In late October 2016, the federal Minister of Health launched the Healthy Eating Strategy intended, in part, to make healthier food choices easier for Canadians. In support of the Strategy, final amendments to the Food and Drug Regulations - Nutrition Labelling, Other Labelling Provisions and Food Colours were published in the Canada Gazette, Part II on December 14, 2016. These amendments focus primarily on changes to the Nutrition Facts table (NFt) and list of ingredients on packaged foods.
Nutrition facts table changes
The NFt will now make serving sizes more consistent to allow similar foods to be compared more easily and help consumers better understand the amount of a food typically consumed in one sitting. Formatting changes to the NFt are intended to make information on serving size and calories easier to find and read (the font size for serving size and calories will be increased, and a bold line added under the calorie information). A new percentage daily value for total sugars will also be added to the NFt, and the list of nutrients updated to add potassium (and require that the amounts of potassium, calcium and iron contained in the food be disclosed in milligrams) and remove vitamins A and C from the NFt. In addition, a footnote at the bottom of the NFt will provide context to daily value information by helping consumers understand how much sugar and other nutrients (such as sodium) are in the food, explaining that “5% or less is a little” and “15% or more is a lot”.
List of ingredients changes
Changes to the list of ingredients include grouping sugars-based ingredients in brackets after the name ‘sugars’ to identify all of the sources of sugars added to a food and listing food colours by their individual common names. Formatting changes, including presenting the text of the list of ingredients in black font on a white or neutral background, providing minimum type height requirements for ingredients, using bullets or commas to separate ingredients, and using both upper and lower case letters for ingredients in the list are all aimed at making the list of ingredients easier to find, read and understand. The same formatting changes will also apply to any ‘contains’ statement within an ingredient list indicating the presence or potential presence of priority food allergens, gluten sources and added sulphites.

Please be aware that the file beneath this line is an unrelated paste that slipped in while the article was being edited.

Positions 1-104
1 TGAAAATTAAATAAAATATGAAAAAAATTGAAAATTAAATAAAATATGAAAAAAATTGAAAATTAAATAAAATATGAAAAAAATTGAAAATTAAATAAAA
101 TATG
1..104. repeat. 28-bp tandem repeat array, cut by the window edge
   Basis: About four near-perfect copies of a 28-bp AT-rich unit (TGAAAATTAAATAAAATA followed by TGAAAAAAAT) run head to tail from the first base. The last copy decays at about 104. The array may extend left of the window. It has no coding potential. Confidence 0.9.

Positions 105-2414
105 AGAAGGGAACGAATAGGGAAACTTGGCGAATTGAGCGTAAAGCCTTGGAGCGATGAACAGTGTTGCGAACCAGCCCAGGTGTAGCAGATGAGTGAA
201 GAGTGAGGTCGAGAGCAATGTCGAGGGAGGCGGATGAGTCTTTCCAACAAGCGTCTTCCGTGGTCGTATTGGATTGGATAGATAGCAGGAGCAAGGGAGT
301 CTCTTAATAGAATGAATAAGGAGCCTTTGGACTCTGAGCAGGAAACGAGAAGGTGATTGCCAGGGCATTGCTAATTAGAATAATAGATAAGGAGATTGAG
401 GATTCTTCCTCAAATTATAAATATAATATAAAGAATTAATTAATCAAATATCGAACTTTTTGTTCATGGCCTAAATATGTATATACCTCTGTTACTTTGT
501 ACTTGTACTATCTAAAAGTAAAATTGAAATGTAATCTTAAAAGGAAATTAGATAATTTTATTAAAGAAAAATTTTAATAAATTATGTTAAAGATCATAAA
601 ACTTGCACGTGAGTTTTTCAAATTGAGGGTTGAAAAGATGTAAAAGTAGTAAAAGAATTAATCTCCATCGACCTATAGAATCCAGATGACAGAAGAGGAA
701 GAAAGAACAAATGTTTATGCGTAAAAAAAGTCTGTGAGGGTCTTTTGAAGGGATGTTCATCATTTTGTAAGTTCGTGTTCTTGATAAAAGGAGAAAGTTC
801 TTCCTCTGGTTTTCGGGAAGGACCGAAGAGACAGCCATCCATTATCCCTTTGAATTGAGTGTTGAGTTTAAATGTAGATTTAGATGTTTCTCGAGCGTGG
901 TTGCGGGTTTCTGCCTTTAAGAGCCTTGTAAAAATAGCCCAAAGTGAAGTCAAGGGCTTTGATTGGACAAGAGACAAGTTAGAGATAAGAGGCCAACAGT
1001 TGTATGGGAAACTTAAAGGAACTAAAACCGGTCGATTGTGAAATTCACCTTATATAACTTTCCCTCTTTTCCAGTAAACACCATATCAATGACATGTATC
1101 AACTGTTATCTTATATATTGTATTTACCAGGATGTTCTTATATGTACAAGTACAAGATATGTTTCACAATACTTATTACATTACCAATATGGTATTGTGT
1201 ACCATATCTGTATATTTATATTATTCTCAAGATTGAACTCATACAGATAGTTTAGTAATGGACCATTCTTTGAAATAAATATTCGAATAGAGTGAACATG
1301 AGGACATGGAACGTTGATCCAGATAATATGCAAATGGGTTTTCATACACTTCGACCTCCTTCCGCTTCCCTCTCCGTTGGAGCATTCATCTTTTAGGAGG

Serving size changes
As noted above, changes to serving size information within the NFt will be based on regulated reference amounts to more accurately reflect the amount of a food eaten in one sitting. Serving sizes will also be more consistent, making it easier to compare similar foods and know how many calories and nutrients are being consumed. These changes will affect both single-serve and multi-serving packages.
On single-serving packages containing up to 200 percent of the reference amount for that food, the serving size will be the amount in the whole container. On multi-serve packages, serving sizes will be in an amount as close as possible to the food’s reference amount and will be based on the type of food, such as foods that can be measured, foods that come in pieces or are divided, and amounts of foods that are typically eaten.
For foods that can be measured, the serving size will be shown as a common household measurement, such as a cup, teaspoon or tablespoon. This will be paired with its metric equivalent in millilitres or grams. Similar products will have the same millilitre or gram amount, making them easier to compare. For foods that come in pieces, like crackers, or are divided into pieces before eating, like pizza, the serving size will be shown as either the number of pieces or as a fraction of the food. This will be paired with its weight in grams. Similar products will have the same or very similar gram amounts. For certain foods, like sliced bread, the serving size will reflect the way they are typically eaten (2 slices of bread), followed by the weight of the food in grams.
Changes to sugars include a percentage daily value for total sugars included in the NFt to help allow for comparison of the sugars content of different foods and identification of foods high in sugar, such as those with a sugars daily value of 15 percent or more. In the list of ingredients, sugars-based ingredients will now be grouped in brackets in descending order by weight after the name ‘sugars’ so that information with respect to the sugars that have been added to the food, the sources of sugars added to food, and how much sugars are added to the food in contrast to other ingredients will be more apparent.
New health claim permitted
The amendments also introduce a new health claim – ‘A healthy diet rich in a variety of vegetables and fruit may help reduce the risk of heart disease’ – that will now be permitted on vegetables and fruit as specified within the regulations.
A five-year transition period for industry to come into compliance with the new requirements is provided within the amendments. During this transition period, those affected are permitted to follow either the former or the new labelling requirements.